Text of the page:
How to write useful API documentation

Well-crafted API documentation is crucial for software engineers. It simplifies integration, troubleshoots issues, and saves time. In this blog post, we'll explore the role of API documentation, discuss its essential elements, cover best practices, introduce helpful tools, and provide a real-world example of a well-documented API. By the end, you'll have a comprehensive understanding of creating informative API documentation that allows a streamlined integration.

Why API documentation matters

API documentation is one of the most important aspects of software development. For starters, it helps new team members get up to speed quickly, understanding the project and how to contribute more effectively. When issues arise, as they inevitably will, well-organized documentation is a go-to resource for troubleshooting. You can find out what's supposed to happen, identify the problem, and sort it out more efficiently. Plus, detailed documentation lays the groundwork for better code quality by offering clear guidelines and examples.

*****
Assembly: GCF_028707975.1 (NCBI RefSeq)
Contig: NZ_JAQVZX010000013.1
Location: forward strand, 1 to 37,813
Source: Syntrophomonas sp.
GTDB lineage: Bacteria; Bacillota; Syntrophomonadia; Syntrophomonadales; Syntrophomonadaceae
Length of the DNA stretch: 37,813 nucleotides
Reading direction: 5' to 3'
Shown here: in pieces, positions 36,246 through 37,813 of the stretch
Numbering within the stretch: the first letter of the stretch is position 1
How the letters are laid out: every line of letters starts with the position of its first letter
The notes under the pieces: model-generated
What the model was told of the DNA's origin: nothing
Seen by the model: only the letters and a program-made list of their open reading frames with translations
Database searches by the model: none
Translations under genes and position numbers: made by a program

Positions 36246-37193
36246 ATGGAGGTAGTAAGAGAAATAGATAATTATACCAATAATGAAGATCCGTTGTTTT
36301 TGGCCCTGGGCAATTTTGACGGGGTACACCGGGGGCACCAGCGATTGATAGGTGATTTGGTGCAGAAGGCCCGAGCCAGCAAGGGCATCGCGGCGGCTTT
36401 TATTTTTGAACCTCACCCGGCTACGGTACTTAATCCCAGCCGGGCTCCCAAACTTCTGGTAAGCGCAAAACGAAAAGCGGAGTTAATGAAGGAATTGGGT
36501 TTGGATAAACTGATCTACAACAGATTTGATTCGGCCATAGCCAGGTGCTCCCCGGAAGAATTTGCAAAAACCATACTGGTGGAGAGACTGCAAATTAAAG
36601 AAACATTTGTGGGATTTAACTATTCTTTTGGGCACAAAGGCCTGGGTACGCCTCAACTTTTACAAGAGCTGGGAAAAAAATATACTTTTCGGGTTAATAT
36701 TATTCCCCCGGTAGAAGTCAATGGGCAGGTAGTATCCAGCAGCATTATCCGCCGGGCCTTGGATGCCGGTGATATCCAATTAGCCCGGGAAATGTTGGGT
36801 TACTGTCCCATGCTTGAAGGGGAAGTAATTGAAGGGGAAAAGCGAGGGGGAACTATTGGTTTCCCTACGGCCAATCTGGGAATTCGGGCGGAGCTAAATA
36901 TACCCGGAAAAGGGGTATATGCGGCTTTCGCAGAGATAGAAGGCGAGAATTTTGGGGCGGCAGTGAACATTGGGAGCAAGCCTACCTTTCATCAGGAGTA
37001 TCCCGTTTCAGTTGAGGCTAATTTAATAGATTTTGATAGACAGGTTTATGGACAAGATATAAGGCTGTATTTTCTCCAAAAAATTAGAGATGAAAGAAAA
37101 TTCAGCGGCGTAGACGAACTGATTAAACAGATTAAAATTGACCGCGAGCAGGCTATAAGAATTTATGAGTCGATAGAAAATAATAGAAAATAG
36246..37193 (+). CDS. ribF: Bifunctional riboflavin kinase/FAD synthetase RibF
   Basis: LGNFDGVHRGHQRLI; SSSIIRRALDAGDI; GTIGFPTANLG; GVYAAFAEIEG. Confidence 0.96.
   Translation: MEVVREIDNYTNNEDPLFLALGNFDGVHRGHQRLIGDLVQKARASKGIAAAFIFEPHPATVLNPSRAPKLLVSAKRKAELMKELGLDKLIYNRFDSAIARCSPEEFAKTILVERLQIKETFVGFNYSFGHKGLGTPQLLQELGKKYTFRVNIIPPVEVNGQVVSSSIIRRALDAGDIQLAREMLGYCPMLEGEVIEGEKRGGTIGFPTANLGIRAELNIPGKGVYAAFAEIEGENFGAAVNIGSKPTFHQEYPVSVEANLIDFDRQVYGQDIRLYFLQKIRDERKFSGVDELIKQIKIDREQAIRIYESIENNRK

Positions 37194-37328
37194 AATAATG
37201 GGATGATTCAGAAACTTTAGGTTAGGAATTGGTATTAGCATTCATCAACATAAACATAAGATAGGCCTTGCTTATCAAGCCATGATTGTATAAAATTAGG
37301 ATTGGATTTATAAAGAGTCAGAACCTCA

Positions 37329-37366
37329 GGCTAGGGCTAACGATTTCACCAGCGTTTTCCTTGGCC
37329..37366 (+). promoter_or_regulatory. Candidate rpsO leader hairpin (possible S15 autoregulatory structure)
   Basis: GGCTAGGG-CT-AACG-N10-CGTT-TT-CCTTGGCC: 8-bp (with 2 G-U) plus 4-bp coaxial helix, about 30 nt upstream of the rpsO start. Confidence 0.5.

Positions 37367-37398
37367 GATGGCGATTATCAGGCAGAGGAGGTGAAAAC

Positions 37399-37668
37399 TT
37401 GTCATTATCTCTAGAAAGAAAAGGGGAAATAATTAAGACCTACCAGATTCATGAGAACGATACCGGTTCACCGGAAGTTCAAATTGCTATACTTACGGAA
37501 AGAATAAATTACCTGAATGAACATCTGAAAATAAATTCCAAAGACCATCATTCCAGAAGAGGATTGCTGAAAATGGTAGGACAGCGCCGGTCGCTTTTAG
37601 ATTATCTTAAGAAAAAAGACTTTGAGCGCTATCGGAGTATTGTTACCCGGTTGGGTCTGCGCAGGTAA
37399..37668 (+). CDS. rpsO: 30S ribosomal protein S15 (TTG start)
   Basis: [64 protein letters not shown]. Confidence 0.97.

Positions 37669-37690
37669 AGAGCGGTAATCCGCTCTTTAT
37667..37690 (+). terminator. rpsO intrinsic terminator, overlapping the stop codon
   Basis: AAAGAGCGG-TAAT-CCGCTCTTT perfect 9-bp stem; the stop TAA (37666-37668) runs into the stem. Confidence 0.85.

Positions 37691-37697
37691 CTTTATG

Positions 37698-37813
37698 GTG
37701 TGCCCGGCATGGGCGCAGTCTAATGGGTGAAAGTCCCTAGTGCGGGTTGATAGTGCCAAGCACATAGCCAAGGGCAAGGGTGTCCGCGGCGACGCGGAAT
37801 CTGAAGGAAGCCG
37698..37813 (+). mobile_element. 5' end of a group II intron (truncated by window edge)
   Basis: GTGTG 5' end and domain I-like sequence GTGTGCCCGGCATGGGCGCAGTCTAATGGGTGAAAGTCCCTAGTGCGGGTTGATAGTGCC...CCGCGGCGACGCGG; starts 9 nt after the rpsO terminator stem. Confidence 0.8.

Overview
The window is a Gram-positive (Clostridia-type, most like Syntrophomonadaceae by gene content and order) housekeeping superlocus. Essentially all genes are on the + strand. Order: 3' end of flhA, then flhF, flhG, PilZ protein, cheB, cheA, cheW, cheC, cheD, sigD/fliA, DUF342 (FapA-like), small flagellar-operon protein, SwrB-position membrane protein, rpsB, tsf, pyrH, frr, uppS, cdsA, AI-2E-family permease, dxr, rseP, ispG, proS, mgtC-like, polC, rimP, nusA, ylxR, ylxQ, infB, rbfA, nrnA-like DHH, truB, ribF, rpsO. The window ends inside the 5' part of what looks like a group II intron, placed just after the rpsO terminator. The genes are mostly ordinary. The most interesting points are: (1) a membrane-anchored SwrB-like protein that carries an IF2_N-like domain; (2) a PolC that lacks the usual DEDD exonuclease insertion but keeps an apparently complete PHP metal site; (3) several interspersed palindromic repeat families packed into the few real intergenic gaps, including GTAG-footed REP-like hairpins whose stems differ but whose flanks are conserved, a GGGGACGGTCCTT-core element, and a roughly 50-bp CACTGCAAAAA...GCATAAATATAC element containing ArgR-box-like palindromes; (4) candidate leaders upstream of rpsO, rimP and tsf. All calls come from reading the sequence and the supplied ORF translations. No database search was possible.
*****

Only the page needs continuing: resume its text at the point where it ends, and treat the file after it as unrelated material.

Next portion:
Essential elements of good API documentation

Overview and getting-started guide

The Overview serves as an introduction to your API, providing context for its intended purpose. It may briefly describe the API's functionality, its intended use cases, and any limitations or prerequisites. The Getting-Started Guide, usually a sub-section within the Overview, offers a quick tutorial to help developers make their first API call. This hands-on experience can greatly enhance confidence and understanding.